News tagged with amino acids

Related topics: protein , cells , enzyme , proceedings of the national academy of sciences , genes

Researchers examine metabolism in defective cells

University of Alberta researchers are taking a closer look at how two metabolic pathways interact to increase the lifespan of cells with mitochondrial defects. Magnus Friis is the lead author of the study, which was published ...

Apr 11, 2014
popularity 5 / 5 (1) | comments 1

Switching brain cells with less light

Networked nerve cells are the control center of organisms. In a nematode, 300 nerve cells are sufficient to initiate complex behavior. To understand the properties of the networks, re-searchers switch cells ...

Apr 01, 2014
popularity 5 / 5 (1) | comments 0

Tyrosine enhances stopping reflex

A child suddenly runs out into the road. Brake!! A driver who has recently eaten spinach or eggs will stop faster, thanks to the amino acid tyrosine found in these and other food products. Leiden cognitive psychologist Lorenza ...

Feb 11, 2014
popularity 5 / 5 (3) | comments 0

Amino acid's increase is suspected in diabetes

Elevated levels of an amino acid, tyrosine, alter development and longevity in animals and may contribute to the development of diabetes in people, new research from the UT Health Science Center at San Antonio indicates. ...

Dec 19, 2013
popularity 5 / 5 (2) | comments 0

Amino acid

In chemistry, an amino acid is a molecule containing both amine and carboxyl functional groups. These molecules are particularly important in biochemistry, where this term refers to alpha-amino acids with the general formula H2NCHRCOOH, where R is an organic substituent. In the alpha amino acids, the amino and carboxylate groups are attached to the same carbon atom, which is called the α–carbon. The various alpha amino acids differ in which side chain (R group) is attached to their alpha carbon. They can vary in size from just a hydrogen atom in glycine through a methyl group in alanine to a large heterocyclic group in tryptophan.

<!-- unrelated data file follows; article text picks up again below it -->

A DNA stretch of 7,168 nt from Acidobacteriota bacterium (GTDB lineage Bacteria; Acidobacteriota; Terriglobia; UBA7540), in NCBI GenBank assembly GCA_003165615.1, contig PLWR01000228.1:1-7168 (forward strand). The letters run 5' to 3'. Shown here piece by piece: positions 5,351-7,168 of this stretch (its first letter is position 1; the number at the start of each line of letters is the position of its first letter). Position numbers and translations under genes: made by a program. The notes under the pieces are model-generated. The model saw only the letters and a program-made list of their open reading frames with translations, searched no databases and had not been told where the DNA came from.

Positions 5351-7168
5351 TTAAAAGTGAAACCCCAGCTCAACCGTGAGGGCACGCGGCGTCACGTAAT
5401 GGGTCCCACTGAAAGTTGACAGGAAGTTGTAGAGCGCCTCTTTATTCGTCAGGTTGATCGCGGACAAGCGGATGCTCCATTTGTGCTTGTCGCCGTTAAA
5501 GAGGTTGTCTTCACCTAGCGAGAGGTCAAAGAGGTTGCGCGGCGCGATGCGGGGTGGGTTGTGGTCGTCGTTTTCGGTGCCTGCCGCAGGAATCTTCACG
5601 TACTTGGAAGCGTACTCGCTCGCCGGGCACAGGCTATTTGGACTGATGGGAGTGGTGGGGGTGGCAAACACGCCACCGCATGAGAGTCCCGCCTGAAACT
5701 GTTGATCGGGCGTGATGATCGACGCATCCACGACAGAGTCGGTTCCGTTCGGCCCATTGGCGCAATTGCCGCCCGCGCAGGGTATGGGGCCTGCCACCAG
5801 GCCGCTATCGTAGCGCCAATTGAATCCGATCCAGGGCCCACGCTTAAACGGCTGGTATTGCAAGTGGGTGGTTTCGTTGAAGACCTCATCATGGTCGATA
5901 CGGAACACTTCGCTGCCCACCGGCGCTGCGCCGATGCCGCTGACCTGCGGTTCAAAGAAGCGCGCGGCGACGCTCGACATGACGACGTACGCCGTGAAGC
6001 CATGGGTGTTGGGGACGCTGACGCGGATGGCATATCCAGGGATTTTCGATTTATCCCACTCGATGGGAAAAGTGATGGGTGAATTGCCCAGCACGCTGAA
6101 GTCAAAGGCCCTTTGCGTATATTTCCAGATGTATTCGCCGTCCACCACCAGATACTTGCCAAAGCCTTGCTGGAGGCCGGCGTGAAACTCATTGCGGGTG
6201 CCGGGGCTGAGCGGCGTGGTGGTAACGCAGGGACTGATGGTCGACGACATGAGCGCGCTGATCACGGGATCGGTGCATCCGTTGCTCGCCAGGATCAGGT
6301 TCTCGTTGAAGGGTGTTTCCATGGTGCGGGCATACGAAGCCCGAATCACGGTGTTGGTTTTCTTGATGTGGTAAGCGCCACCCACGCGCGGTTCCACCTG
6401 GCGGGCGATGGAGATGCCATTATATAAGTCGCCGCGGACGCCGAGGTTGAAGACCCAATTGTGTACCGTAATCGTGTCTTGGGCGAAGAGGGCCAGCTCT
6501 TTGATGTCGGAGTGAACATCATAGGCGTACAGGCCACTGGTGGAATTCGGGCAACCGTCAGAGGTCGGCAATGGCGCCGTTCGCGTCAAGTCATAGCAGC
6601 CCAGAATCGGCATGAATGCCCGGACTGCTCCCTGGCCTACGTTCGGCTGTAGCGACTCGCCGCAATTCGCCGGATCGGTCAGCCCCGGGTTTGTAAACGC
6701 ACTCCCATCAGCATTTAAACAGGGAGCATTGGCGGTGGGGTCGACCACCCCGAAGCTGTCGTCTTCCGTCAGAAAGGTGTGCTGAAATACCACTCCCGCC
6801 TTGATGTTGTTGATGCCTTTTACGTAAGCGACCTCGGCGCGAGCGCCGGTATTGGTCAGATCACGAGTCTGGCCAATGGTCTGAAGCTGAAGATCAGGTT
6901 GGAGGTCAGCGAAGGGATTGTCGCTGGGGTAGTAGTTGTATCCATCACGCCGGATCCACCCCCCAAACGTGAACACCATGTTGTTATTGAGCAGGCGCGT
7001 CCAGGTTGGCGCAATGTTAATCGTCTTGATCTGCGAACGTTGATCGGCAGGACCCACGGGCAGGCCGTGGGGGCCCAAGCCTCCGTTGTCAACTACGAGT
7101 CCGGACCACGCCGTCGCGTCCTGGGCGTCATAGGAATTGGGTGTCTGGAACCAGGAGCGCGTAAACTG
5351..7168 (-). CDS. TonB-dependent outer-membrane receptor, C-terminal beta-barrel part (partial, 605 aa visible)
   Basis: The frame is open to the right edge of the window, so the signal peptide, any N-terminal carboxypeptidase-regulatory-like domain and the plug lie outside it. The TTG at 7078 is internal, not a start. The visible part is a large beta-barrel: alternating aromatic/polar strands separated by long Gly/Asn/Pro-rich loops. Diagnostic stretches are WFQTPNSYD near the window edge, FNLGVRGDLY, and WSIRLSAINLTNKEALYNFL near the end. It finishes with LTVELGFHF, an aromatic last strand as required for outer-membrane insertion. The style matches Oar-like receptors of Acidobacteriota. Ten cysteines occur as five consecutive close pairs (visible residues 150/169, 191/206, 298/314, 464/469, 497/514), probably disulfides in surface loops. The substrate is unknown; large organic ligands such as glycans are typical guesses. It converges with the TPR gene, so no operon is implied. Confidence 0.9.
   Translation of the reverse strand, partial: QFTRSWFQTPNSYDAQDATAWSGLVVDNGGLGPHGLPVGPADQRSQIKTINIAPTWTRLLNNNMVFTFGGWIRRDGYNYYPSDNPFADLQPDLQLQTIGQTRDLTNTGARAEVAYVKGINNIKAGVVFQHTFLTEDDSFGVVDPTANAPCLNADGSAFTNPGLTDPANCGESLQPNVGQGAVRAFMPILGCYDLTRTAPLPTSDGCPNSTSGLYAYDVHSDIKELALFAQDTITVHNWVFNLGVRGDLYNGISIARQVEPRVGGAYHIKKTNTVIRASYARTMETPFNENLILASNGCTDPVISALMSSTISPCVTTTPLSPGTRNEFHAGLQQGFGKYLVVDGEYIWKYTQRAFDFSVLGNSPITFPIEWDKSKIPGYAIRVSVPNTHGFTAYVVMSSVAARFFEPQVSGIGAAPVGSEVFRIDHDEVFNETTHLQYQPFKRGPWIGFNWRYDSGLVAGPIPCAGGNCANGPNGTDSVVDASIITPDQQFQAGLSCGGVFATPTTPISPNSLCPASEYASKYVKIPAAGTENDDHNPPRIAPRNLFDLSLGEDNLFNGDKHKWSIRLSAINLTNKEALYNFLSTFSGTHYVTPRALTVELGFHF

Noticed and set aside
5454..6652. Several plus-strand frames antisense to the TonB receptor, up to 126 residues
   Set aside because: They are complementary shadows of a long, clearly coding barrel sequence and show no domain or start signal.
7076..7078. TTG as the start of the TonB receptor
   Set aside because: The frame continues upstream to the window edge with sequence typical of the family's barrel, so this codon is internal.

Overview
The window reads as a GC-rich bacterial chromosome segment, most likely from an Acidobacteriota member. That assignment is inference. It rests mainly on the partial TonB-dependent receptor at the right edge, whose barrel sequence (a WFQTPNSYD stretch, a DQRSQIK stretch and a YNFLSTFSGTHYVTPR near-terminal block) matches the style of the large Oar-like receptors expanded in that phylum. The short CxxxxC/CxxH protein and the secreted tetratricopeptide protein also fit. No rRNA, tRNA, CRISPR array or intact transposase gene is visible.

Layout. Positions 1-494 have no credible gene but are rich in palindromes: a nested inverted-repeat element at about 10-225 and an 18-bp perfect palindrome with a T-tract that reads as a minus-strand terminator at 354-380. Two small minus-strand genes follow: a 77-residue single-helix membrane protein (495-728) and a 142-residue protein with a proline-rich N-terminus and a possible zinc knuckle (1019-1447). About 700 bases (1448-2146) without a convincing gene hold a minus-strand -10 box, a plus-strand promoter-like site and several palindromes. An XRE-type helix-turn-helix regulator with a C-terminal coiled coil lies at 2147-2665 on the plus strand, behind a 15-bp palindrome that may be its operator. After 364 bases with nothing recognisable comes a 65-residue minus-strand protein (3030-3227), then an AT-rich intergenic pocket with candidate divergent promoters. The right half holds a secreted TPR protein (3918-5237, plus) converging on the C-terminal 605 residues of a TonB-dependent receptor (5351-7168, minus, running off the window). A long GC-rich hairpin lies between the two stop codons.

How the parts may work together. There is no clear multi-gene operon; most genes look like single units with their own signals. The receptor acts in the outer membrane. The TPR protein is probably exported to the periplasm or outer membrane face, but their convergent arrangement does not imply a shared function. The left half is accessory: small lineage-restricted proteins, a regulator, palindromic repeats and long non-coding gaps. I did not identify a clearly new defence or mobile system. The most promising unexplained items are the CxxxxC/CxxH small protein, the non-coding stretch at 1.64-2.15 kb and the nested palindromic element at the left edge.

Amino acids are critical to life, and have a variety of roles in metabolism. One particularly important function is as the building blocks of proteins, which are linear chains of amino acids. Amino acids are also important in many other biological molecules, such as forming parts of coenzymes, as in S-adenosylmethionine, or as precursors for the biosynthesis of molecules such as heme. Due to this central role in biochemistry, amino acids are very important in nutrition.

Amino acids are commonly used in food technology and industry. For example, monosodium glutamate is a common flavor enhancer that gives foods the taste called umami. Beyond the amino acids that are found in all forms of life, amino acids are also used in industry. Applications include the production of biodegradable plastics, drugs and chiral catalysts.

This text uses material from Wikipedia licensed under CC BY-SA